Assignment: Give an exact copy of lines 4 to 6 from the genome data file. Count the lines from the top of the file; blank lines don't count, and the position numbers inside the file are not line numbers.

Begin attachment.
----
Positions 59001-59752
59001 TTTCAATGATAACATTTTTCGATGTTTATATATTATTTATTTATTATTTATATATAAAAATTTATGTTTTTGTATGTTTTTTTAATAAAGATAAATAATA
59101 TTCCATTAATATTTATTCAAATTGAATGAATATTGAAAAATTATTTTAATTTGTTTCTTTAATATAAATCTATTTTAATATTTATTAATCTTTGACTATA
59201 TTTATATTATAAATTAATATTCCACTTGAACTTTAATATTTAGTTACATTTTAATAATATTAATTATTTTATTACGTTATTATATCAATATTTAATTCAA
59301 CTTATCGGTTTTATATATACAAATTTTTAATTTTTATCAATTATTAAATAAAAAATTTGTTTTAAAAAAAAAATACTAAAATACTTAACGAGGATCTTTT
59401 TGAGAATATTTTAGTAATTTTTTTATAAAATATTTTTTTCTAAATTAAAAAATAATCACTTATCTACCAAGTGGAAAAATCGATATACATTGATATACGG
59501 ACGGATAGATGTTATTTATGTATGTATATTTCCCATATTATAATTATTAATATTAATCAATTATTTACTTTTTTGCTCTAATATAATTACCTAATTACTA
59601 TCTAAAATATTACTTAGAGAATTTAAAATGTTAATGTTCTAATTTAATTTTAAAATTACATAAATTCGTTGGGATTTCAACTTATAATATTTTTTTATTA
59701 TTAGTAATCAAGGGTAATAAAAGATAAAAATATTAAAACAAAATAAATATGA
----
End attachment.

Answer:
59201 TTTATATTATAAATTAATATTCCACTTGAACTTTAATATTTAGTTACATTTTAATAATATTAATTATTTTATTACGTTATTATATCAATATTTAATTCAA
59301 CTTATCGGTTTTATATATACAAATTTTTAATTTTTATCAATTATTAAATAAAAAATTTGTTTTAAAAAAAAAATACTAAAATACTTAACGAGGATCTTTT
59401 TGAGAATATTTTAGTAATTTTTTTATAAAATATTTTTTTCTAAATTAAAAAATAATCACTTATCTACCAAGTGGAAAAATCGATATACATTGATATACGG